Contrary to what one might think, mission in the United States is no easy task. It is a land shot through with deep tensions that seem impossible to harmonize. On one hand, it is a fascinating country, characterized by a great vitality and surprising entrepreneurial energies. In American society, personal initiative finds fertile ground in which it can express itself to its full potential. It is a nation that is never tired of restarting, that is not satisfied with its achievements, but that continually seeks new ways to improve the social and economic environment. On the other hand, alongside the undeniable achievements in favor of the individual, one must also recognize the bitter fruits of so-called “modernity”: the pronounced individualism that looks to personal success as the ultimate goal of social life, the widespread loneliness of a nation whose idea of limitless freedom abandons men to themselves. The recent massacre in Uvalde, Texas tells us of an unease hidden behind the apparent well-being of the self-made man, of the tension between individual and society that runs through this land at all levels. There is, however, a deeper current flowing through this tension. It is the divine initiative, the only one capable of generating harmony where the tension seems insurmountable.
The CLU vacation was an opportunity to observe this force at work in human history and in the heart of this country. Led by Fr. Pietro Rossotti and Emanuele Colombo, about one hundred students from all over the United States, Canada, and Puerto Rico gathered in Denver, Colorado. Some of them are children of families of the Movement, others met it through their classmates and professors. All came with a common desire to know and be pierced by the experience of Christ in which they were involved. Trips, games, songs and testimonies. An afternoon dedicated to discovering that study time is not extraneous from the life of faith. In a land where people often move in search of the best study and job offers, Holly Peterson, a Memor Domini, testified that vocation is the ultimate criterion for making any decision. During a trip to Italy in the 1980s, Holly had met a community of the Movement and Fr. Giussani himself. With no job and not knowing a word of Italian, she decided to settle in Imola so as not to lose her new companionship. In the final synthesis, Fr. Pietro recalled that Christianity is always an event of a people. Such an experience is a bearer of novelty in a society where the lives of the individual and of the people around them are fragmented into spheres – family, work and leisure – that do not interfere with each other.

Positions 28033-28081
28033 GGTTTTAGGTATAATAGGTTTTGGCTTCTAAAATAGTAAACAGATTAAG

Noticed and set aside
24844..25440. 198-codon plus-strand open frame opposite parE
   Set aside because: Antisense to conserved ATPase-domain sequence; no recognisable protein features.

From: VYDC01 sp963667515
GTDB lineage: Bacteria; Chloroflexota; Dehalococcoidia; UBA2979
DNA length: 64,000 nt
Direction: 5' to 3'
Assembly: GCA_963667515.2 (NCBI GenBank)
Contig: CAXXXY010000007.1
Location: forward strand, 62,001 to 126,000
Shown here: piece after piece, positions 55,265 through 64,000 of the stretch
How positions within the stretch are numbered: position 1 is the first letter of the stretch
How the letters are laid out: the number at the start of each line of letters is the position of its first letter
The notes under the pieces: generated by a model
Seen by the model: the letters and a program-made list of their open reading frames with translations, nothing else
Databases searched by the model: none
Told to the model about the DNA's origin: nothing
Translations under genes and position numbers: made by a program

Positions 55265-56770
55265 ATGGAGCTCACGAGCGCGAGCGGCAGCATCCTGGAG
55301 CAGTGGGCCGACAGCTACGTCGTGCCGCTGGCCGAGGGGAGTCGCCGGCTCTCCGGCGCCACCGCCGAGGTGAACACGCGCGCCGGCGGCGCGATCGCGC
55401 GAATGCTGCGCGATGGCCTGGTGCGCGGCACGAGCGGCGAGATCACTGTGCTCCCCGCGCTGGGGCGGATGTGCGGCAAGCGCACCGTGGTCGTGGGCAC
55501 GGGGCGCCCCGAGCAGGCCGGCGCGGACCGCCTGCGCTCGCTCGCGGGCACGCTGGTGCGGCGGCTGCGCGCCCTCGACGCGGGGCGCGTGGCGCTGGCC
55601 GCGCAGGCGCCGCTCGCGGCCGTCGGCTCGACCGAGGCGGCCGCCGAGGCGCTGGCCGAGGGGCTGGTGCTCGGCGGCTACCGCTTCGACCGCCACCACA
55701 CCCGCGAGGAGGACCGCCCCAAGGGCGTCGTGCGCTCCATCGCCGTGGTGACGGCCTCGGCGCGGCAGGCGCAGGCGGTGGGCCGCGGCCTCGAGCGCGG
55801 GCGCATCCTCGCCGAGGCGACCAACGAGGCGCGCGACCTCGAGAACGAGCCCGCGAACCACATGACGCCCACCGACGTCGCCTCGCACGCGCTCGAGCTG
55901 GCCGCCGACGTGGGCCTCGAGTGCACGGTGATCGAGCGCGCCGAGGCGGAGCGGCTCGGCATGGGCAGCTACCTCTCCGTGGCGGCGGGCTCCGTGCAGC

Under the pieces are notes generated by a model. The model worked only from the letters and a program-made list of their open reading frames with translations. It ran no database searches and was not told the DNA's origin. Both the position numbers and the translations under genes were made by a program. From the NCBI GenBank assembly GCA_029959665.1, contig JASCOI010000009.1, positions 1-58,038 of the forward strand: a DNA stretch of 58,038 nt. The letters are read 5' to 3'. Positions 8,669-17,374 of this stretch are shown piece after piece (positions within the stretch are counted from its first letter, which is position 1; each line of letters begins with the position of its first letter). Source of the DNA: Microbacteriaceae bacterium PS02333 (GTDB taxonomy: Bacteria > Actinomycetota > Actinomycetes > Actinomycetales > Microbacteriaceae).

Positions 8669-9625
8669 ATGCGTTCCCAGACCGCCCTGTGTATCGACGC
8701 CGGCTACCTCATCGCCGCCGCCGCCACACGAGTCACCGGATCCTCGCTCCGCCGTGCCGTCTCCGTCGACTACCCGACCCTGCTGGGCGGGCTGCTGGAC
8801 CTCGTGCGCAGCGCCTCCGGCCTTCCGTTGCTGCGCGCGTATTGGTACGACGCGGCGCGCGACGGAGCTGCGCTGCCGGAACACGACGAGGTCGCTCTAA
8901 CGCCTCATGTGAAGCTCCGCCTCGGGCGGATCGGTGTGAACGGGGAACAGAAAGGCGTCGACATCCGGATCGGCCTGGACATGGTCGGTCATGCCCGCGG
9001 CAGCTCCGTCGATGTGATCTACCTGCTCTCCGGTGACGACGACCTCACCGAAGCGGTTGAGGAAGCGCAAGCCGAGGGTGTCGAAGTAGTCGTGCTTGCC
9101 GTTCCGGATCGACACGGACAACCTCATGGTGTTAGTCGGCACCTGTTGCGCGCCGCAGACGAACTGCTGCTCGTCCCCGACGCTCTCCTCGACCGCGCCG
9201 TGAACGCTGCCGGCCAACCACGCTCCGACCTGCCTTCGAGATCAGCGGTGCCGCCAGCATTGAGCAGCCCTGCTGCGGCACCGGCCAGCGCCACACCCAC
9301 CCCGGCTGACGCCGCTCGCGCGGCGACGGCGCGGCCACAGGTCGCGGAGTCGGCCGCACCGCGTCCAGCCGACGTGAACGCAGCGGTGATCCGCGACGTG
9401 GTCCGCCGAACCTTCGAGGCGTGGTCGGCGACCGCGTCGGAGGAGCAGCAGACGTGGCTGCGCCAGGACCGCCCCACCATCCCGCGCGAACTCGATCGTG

An evening was devoted to R.H. Benson’s book Lord of the World. A professor and two students were present at the table. After a brief introduction, a dialogue began involving the three presenters and the entire assembly composed of university students as well as priests, Memores Domini, and fathers of families. To be able to see such different and seemingly distant lives harmoniously united by the common desire to know Christ is a small great novelty. Small in size, big in meaning. It is the novelty of a people whose different members contribute to the building up of the one body. It is the newness of God’s life-giving work, which does not waste too much time — alas, as we often do — with the bitter fruits of the world, but continues to raise up shoots of new life whose light attracts people of every age, origin and culture. Even in these modern times God, who is not a solitary being but One and Triune, continues to gather His people using the thirst men have for Him, within and beyond historical contingencies.
Tommaso Badiani is in mission in Washington, DC, USA. In the photo, a pilgrimage to the Shrine of Our Lady of Good Help, in Wisconsin.